In years like 2022, when stocks and bonds are falling together, it’s tempting to shun all risk.

But in the long run, not taking enough risk can be the biggest risk of all, as your purchasing will be eroded from the constant drumbeat of inflation. Embrace risk.

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2) Play the Long Game

The media is obsessed with what’s happening today, but as a long-term investor the day-to-day market movements are just noise, and not the game you want be playing. Your biggest asset is time, and learning to use that asset to your advantage will make all the difference.

The odds of a positive return in any given trading day is barely higher than a coin flip, but as you extend your horizon, you can be more and more confidence in achieving a positive outcome.

The big money in investing is made not in the short-term wiggles but in the big moves. The longer your holding period, the higher your prospective returns. Play the long game.

3) Diversify, Diversify, Diversify

If you could predict the future, you would pick only the best performing asset classes.

Over the last decade that would have meant a portfolio concentrated only in U.S. large cap growth equities, as evidenced by…

  • large cap US stocks outperforming their global peers by a wide margin,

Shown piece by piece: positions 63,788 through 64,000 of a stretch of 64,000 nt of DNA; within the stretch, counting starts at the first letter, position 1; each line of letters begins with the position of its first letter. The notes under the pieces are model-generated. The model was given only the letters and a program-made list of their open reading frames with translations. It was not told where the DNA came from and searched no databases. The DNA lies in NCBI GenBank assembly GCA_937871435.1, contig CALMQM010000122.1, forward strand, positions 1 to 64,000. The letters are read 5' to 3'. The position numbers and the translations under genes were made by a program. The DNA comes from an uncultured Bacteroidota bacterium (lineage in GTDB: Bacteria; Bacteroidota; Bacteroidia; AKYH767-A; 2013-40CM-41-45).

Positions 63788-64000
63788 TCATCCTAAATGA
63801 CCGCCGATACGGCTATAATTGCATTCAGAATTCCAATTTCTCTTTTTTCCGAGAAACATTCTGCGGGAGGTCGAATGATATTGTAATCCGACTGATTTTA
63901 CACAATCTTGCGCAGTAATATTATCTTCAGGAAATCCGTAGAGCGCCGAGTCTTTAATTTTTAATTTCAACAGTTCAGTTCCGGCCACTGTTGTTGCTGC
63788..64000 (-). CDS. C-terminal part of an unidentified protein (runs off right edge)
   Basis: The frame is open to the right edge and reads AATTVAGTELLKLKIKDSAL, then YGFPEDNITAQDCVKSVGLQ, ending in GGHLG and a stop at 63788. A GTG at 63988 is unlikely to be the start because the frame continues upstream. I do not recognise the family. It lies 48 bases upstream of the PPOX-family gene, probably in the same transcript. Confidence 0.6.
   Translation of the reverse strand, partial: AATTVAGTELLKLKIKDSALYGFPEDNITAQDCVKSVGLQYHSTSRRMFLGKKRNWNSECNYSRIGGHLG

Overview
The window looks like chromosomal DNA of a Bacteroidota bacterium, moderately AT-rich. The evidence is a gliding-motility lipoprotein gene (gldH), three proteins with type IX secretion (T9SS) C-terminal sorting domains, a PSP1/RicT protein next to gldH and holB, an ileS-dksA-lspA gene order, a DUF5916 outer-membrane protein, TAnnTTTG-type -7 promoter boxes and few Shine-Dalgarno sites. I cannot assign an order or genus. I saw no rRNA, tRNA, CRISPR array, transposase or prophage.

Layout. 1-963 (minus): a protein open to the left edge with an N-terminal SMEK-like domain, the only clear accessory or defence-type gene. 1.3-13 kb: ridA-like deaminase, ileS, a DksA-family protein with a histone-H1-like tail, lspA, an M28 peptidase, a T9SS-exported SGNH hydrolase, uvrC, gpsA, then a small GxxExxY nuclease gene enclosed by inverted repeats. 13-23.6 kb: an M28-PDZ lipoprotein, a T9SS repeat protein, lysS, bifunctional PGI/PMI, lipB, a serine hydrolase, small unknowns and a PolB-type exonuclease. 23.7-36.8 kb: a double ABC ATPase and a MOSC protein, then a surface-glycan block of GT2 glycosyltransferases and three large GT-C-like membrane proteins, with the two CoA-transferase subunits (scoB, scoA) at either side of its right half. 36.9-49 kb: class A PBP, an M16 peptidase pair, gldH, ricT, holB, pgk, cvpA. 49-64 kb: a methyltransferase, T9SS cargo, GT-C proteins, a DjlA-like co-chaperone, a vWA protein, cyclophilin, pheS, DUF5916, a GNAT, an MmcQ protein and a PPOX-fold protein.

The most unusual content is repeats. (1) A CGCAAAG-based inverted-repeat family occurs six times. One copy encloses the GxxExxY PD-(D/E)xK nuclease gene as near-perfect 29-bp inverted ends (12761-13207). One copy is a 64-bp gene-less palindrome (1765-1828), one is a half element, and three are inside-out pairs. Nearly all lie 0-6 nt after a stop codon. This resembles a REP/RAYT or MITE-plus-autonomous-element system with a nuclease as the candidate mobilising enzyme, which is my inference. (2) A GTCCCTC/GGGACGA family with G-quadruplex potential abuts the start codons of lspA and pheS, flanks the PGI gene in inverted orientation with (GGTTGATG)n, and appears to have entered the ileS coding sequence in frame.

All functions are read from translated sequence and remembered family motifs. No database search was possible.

• growth stocks outperforming value,
  • large caps outperforming small caps, and
  • constant beta outperforming alternatives.

But since no one can predict the future, you probably didn’t own a portfolio of only large cap U.S. growth equities. And that’s ok, because real diversification means that not everything in your portfolio will be “working” at the same time.

There’s a cycle to everything, and in 2022 we’re seeing the benefits of owning things (value, alternatives, etc.) that were previously out of favor.

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In the world of fixed income, we’ve witnessed the same, with diversification in terms of lower duration (Treasury Bills) and credit (Leveraged Loans) proving their worth.

Will 2023 be a repeat of 2022?